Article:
ByTim Horton, writer at Creators.co
Business Development Manager at Playsource. @TimHortonGame | Email: [email protected]
Tim Horton

30 hours in and are we still having fun? In short, yes but are we getting bored already? Destiny in a paragraph –

Beautifully crafted with a story to thrill. The fast paced action is brilliantly balanced to the sheer expanse of the environment. As spectacular it is in the short term it lacks in potential longevity - Painfully short campaign and a slight monotonous feel to planetary exploration anchors Destiny to an oh so familiar platform.

This is not a review piece, more of an initial impression piece and the biggest most obvious shocker is the length of the single player story, a beautifully crafted and well written interaction that unfortunately spans a mere 18 hours. Hype alone dictated 100 hours at least right? Admittedly we did not attempt many of the side missions that are accessible within the story mode however our reasoning was sound or so we thought. With promises of multiple planets to explore, conquer and defend we calculated we would be still battling through the campaign way into late October, so as you can Imagine when we put the controllers down at 18 hours we were somewhat bemused. A mistake was surely made, alas not. The gaming community are currently sharing one voice. “Is this it”?

As a next generation defining moment in MMO it falls short by a fair way but as brand new gaming adventure to take the player to new heights of never seen before gameplay it hits the target dead centre.

So lets recap: a massive, mysterious alien vessel hangs overhead like a second Moon. No one knows where it came from or what it's here for, but only that it is our protector. This guardian of Earth is known as the Traveller.
Meanwhile, foreign creatures creep in from the the edge of the universe, determined to take Earth and the "Last City".

We play as Guardians, tasked with defending the remains of humanity, discovering the source of these monsters, and - eventually - overcoming their threat. As a Guardian in both campaign and online modes you traverse the planets and stars, fighting for survival and to keep hope alive.

The multiplayer integration on campaign allowed us to seamlessly matchmake into random fireteams within the game which was great fun when loneliness sets in on the lunar service. Public events will be available to participate in at your leisure. Destiny is your story; you craft it and wield it. Use it well, Be Brave.
So, According to Bungie we haven’t quite played enough of the game to be getting the most out of our guardians. The magic number here is 20, after 20 hours you should be playing a very different game than the one you started.

"Twenty hours in, I think that players will find that they’ve evolved to playing a whole different kind of game than the shooter that started them off,” Bungie Executive Producer Patrick O’Kelley said in an interview posted to Xbox Wire. “They’ll find that they’re immersed in a different world, and are deep into the history of their characters. They’ll have built a community of other players. And, without realizing it, they’ll have learned some sophisticated mechanics that enable them to gear up and dive into a six-player cooperative raid, in pursuit of high-level exotic weapons and armor.”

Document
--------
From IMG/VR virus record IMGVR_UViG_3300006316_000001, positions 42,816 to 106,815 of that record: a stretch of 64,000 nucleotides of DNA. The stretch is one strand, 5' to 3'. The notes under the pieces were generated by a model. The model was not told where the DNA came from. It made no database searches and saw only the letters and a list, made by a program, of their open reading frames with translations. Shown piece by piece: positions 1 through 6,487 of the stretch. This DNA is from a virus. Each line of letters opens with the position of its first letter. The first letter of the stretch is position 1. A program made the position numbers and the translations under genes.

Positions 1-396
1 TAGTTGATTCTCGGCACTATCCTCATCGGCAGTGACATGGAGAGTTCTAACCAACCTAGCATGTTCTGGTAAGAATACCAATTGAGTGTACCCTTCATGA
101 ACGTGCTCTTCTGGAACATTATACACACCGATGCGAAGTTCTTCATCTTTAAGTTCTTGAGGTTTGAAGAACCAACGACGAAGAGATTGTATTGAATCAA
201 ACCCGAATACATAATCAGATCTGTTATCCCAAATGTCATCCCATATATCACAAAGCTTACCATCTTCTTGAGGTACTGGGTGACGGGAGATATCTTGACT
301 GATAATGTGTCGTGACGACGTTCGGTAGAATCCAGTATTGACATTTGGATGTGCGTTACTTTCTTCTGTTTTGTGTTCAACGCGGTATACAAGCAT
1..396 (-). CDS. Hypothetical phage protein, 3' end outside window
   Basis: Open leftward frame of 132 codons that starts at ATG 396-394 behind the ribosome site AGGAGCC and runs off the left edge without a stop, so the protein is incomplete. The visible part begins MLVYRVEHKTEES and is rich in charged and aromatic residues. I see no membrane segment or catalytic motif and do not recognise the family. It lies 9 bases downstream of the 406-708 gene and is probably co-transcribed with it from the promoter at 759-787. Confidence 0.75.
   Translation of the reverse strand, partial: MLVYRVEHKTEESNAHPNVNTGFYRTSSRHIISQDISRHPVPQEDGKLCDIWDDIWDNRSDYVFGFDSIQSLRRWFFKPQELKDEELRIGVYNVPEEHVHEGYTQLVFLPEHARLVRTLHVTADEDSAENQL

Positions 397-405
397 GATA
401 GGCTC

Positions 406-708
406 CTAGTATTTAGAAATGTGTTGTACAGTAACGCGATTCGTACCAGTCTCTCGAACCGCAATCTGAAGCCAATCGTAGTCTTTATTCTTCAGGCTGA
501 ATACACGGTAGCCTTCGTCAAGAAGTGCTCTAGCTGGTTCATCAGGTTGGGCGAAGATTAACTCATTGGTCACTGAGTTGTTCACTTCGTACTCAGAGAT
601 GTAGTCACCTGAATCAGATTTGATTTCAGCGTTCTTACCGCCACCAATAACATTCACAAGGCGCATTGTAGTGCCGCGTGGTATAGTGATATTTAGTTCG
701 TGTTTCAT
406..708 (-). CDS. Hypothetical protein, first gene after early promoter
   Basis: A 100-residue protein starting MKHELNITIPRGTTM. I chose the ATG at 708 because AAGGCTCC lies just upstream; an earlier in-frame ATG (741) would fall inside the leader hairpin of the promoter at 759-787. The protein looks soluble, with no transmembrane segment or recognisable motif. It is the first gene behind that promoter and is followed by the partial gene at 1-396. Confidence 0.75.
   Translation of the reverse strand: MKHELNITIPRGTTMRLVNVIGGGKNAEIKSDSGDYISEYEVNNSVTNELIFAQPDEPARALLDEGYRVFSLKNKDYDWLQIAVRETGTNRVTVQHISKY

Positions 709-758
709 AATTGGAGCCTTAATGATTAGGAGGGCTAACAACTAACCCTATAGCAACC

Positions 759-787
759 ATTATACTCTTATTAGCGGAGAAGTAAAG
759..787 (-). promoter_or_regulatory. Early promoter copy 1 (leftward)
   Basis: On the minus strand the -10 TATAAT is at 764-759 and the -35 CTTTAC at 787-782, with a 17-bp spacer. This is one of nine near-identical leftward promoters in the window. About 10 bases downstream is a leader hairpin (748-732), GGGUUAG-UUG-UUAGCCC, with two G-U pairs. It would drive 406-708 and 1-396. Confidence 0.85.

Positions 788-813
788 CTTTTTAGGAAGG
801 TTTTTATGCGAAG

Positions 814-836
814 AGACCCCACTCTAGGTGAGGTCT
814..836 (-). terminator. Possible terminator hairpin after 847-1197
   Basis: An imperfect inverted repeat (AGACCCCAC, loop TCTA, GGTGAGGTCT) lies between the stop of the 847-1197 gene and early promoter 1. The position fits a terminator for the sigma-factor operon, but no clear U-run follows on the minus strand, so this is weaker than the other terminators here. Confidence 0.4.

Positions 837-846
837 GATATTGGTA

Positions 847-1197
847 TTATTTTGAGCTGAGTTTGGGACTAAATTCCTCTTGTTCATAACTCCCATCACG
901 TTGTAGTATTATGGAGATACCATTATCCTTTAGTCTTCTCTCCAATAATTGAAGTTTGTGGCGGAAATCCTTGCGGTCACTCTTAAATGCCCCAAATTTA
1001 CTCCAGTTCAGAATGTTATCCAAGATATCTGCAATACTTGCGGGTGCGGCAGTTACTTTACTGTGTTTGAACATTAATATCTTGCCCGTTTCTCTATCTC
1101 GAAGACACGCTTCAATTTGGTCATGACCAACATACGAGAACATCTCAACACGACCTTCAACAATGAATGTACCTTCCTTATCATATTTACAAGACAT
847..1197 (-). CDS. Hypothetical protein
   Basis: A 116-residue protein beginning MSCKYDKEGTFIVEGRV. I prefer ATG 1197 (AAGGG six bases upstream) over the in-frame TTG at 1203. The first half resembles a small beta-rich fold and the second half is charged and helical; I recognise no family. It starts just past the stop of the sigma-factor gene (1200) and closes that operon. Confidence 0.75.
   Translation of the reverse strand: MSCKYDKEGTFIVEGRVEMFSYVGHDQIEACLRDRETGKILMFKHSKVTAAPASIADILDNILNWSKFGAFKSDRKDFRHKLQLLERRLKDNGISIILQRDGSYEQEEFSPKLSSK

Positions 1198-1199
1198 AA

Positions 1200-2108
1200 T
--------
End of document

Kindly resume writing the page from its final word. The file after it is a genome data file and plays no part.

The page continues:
There still a plethora of things to do in the game, like finding treasures, joining unlimited amounts of multiplayer fire teams and of course levelling up of your guardians of which you can multiple.

Here is what the industry press leaders are saying but what do you think so far?

"You might summarize Destiny by the way in which it wraps up its story. Once the final, hackneyed closing scene finishes, fireteam members are awarded the same weapon, regardless of class, and a handful of currency. This reminder of how wholly unspecial you are is the big finale of a lavishly produced but troubled game that excels in the basics but lacks creativity and heart. It is role-playing grind in shooter form--an empty house built on a firm foundation." Gamespot


“Beautifully crafted with a story to thrill. The fast paced action is brilliantly balanced to the shear expanse of the environment. As spectacular it is in the short term it lacks in potential longevity - Painfully short campaign and a slight monotonous feel to planetary exploration anchors Destiny to an oh so familiar platform.” Gamertag Gaming

"As just another game, Destiny is a confusing combination of often at-odds elements--it presents itself as ambitious, almost boastful, while seeming strangely safe and reserved. It wants to eat its cake as a shooter, and have the longevity of an MMO--but it lacks the combat sophistication of the former, and the deep well of content native to the latter." Polygon

"But, yeah, its fantastic graphics often serve to make the game's mechanical underpinnings that much more disappointing. There are cool little flashes of brilliance in Destiny, but a lot of it feels like a game designed by people who weren't sure what sort of game they were designing." Giant Bomb

"Destiny is always compelling, a bewitching vista that's not so much populated as haunted by other players, but it doesn't always captivate. Strip away those online features, and you're left with an assured, grindy shooter that's lifted by its class abilities but deflated by the narrative's shortcomings and a general want of spice. It's a recommended purchase, without doubt, but given the scale of Bungie and Activision's investment, and the soaring otherworldliness of the presentation, I was hoping for something just a little grander." OXM

Destiny – A decade of service promised, What’s next